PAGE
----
Here's a review of our current exhibition, which was published today in The Galloway News.
Galloway Inspires Work Of Top Artists
Sandy Murphy lives in Ayrshire, but has family connections in Castle Douglas and a specially affinity with the landscapes of Galloway. He makes frequent trips to paint in the region, being particularly drawn to interesting Galloway churches and the Galloway hills, set against atmospheric skies. For this exhibition he has painted the distinctive and instantly recognisable church at Crossmichael as well as the church at Kirkpatrick Irongray. He is also presenting a series of lively flower studies in his distinctive palette. His flower paintings are renowned for their abstract patterned backgrounds. The gallery is also showing two impressive canvases painted on a very large scale. The Bridge at Kendoon is depicted in a semi abstract form and is hung in the front room of the gallery, making a striking impression on visitors as they enter the gallery.
The work of two of the printmakers celebrates the joys of everyday life – as seen in Frans Wesselman’s etchings ‘The Bath’ and ‘Morning Tea’, and Fife based artist Hilke MacInyre’s endearing ceramic panels and linocut prints. Hilke’s ‘Buying Bananas’ depicts a trip to a market and is executed in the style of the very best of Folk Art. All her pieces have been very popular in the gallery.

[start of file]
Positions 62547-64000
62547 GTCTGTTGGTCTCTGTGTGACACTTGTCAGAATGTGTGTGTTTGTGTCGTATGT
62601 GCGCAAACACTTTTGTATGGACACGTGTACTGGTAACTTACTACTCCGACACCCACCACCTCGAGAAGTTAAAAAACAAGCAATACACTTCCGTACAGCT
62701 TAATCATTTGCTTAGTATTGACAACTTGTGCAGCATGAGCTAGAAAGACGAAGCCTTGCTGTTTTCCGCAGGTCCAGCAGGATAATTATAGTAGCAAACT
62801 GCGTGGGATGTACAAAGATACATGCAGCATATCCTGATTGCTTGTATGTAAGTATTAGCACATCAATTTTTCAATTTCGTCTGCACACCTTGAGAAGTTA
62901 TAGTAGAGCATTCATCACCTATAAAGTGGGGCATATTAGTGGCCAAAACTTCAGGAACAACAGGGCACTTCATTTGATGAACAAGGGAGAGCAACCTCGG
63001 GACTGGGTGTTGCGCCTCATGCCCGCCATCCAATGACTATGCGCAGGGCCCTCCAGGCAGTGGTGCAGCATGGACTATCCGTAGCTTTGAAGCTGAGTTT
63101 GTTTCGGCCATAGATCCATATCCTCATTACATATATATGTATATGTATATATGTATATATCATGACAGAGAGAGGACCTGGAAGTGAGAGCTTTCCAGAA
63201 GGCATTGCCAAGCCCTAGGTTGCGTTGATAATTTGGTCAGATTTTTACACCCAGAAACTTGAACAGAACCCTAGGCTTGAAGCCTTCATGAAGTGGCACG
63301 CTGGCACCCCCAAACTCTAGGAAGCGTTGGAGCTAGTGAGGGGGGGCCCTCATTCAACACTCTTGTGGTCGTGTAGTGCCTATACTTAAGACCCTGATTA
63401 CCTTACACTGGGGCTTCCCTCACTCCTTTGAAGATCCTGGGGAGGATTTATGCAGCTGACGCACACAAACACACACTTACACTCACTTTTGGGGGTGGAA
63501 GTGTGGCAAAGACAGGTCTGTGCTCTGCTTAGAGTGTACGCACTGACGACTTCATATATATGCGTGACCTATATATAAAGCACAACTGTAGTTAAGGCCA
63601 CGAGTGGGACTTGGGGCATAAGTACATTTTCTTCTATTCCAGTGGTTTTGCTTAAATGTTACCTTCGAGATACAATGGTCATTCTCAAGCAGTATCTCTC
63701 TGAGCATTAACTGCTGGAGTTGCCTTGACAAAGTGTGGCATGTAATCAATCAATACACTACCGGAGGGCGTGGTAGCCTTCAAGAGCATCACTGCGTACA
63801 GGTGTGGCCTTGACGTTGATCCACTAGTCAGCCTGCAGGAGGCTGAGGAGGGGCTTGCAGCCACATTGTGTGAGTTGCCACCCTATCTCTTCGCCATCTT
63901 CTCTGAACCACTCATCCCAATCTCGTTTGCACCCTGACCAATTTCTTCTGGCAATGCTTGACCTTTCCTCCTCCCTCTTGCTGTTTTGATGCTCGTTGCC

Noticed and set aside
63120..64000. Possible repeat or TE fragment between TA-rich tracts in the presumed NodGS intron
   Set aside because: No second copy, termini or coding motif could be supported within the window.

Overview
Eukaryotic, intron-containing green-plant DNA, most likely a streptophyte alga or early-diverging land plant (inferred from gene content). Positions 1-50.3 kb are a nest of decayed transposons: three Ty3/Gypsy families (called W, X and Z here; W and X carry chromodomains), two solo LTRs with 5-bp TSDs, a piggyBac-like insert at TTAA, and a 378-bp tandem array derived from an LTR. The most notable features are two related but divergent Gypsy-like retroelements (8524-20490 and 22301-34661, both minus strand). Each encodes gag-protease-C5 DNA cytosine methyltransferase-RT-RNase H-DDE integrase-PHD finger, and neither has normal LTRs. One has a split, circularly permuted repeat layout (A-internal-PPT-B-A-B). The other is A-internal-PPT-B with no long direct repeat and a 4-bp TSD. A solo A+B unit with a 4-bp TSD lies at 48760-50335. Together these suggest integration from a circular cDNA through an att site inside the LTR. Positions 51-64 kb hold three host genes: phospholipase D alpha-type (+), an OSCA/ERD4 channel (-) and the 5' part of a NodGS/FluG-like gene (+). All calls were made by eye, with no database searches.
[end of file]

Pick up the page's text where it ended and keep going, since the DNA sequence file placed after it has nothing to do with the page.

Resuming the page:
Linda Farquharson is an incredibly skilled linocut artist. For this exhibition she is showing a series of prints based on Milton’s epic poem ‘Paradise Lost’. The gallery has a piece of the lino that Linda used to make one of the prints and it shows her crisp, clean lines and concise way of working.
Surrey based potter Margaret Brampton sent a wonderful collection of her slipware pottery to Castle Douglas. She is a master of Sgraffito lettering and line drawing. For this exhibition she has decorated bowls and jugs with insects and feathers, glazing her pots with beautiful soft pastel colours.
The exhibition is on now and runs until the 10th of July. Further information can be found at www.mcgillduncangallery.com